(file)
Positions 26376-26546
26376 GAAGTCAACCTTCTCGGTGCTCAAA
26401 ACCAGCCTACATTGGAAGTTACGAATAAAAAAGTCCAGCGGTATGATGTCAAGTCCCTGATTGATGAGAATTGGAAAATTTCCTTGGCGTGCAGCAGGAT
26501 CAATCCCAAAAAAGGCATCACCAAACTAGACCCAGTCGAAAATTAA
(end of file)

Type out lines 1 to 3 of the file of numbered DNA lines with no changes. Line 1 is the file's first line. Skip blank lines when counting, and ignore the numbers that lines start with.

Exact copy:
Positions 26376-26546
26376 GAAGTCAACCTTCTCGGTGCTCAAA
26401 ACCAGCCTACATTGGAAGTTACGAATAAAAAAGTCCAGCGGTATGATGTCAAGTCCCTGATTGATGAGAATTGGAAAATTTCCTTGGCGTGCAGCAGGAT